Alex Casey dissects episode five of The Handmaid’s Tale, including the march of the child brides and a lovely holiday to the colonies. Contains spoilers, obviously.
Finally, we’ve caught somewhat of a break. ‘Seed’ was perhaps the most relaxed episode of the season so far, and when I say relaxed I mean a couple of child brides, a couple of deaths and a near-miss miscarriage. The whole episode had a woozy, hallucinogenic feel to it, like we were sort of swaying in and out of consciousness just like several of the characters themselves. To be honest, I’d rather be unconscious for the scenes in the colonies because by gum does that seem like a bad time.
“We come here, we work, we die,” says Ofglen, long banished to the colonies for gender treachery and running that guy over that time. Her and Janine dream of holidays to Bora Bora, which is absolutely absurd because only Jeffree Star can afford to holiday in Bora Bora. The spend their days out in the fields, toiling in the thick toxic air while older women drop like flies around them. What are they toiling for though? I simply don’t know, but those big piles of mud aren’t going to move themselves.
Back in Gilead, June appears to have drifted completely back over to her Offred role, diligently sipping back rank smoothies and politely nodding and shaking her head. No Mrs Waterford. Yes Mrs Waterford. It doesn’t take long to realise that something is wrong, as some very unwelcome blood on the knickers suggests that her baby could be in danger. Up until this point, we haven’t been invited to think hard about the conflicted life that she is carrying inside her.
Are she warm to it? Does she resent it? Do she wish for it to live or die?
Things become a lot clearer after Offred is found blood-soaked and unconscious on the cobbles outside the Waterford mansion, presumably after tumbling from the window. She’s alive. So is her papaya-sized baby. Blessed be the fruit. “You’re tough, aren’t you?” she mutters to her belly under the sheets. “I will not let you grow up in this place. They do not own you and they do not own what you will become.” Damn I wish Offred was my Mum sometimes. Is that weird? Probably weird.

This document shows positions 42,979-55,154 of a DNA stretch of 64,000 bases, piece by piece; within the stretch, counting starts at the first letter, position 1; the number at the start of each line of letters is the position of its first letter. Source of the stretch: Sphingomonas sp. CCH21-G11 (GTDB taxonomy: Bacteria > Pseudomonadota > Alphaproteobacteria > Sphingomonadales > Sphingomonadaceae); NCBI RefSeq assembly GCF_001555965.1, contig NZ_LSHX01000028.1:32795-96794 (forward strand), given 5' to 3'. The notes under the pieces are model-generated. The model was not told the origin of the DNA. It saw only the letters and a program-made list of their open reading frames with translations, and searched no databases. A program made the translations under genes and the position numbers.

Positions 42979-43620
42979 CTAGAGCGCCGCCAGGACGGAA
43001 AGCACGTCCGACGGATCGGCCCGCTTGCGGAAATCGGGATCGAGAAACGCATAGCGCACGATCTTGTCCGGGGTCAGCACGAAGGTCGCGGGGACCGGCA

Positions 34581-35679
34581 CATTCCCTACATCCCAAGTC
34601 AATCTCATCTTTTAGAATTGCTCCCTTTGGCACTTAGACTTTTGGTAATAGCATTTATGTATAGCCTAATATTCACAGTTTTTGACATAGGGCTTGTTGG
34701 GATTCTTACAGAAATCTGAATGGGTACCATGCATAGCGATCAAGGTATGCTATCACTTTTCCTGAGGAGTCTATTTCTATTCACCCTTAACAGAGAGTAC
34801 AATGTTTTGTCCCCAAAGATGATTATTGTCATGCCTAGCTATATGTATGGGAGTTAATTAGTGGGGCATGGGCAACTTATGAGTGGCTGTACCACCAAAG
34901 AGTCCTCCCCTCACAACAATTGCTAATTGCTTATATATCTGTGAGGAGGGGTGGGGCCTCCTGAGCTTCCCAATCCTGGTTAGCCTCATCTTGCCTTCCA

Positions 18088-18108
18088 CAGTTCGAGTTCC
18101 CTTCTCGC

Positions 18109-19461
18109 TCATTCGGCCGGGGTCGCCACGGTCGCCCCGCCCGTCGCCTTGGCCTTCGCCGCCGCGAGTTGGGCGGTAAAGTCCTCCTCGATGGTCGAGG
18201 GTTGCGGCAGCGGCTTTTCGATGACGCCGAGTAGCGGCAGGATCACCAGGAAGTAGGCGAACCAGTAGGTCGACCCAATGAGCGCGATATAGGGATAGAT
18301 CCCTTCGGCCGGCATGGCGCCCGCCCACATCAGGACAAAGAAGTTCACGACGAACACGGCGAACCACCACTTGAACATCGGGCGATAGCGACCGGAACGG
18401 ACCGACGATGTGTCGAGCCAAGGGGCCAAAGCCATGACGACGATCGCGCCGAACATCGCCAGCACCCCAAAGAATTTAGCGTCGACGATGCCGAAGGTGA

Also let us all pour one out for Driver Nick this episode, who got the worst promotion of all time. Not a pay rise, not a shiny new carpark or a bonus, but the invitation to partake in a ritual where he was married to a child bride. “Be fruitful and multiply,” the pastor goaded the line-up of newlyweds, as Nick threw furtive, heartbreaking glances at a teary Offred in the stands. He was a driver. She was a Handmaiden. Can I make it anymore obvious? It’s the star-crossed lovers story of modern times.
Where that wedding experience was truly horrible, the shining light of ‘Seed’ was a touching moment in the colonies, where Janine arranged for a dying woman to ‘marry’ the woman she loves. “Cows don’t get married,” spat Ofglen, who has clearly never used Google before. She argues that they have been eroded to just livestock, for either baby-making or mud-moving. Although their teeth are falling out like an actual living nightmare and there’s nothing to do but toil, the wedding ceremony was a small, triumphant reclaiming of joy.
Cows can get married, pigs can fly, and maybe everything is going to be okay.
Shot of the week
Sorry to be a bore, but HOW GOOD did Nick look in the pouring rain? The answer is: very.
Subplot of the week
political & climate reportersFind Out More
There were little to no bangers in the entire episode, therefore I devote this slot entirely to Serena Joy’s ongoing battle to quit smoking. Really feels like the least of our worries, but okay.
Click below to watch all new episodes of The Handmaid’s Tale, exclusively on Lightbox:
This content, like all television coverage we do at The Spinoff, is brought to you thanks to the excellent folk at Lightbox. Do us and yourself a favour by clicking here to start a FREE 30 day trial of this truly wonderful service.
Love The Spinoff? The best way to support us is to join The Spinoff Members. For just $2 a week you can help us hire more journalists – and receive a FREE copy of our first book.
The Spinoff Weekly compiles the best stories of the week – an essential guide to modern life in New Zealand, emailed out on Monday evenings.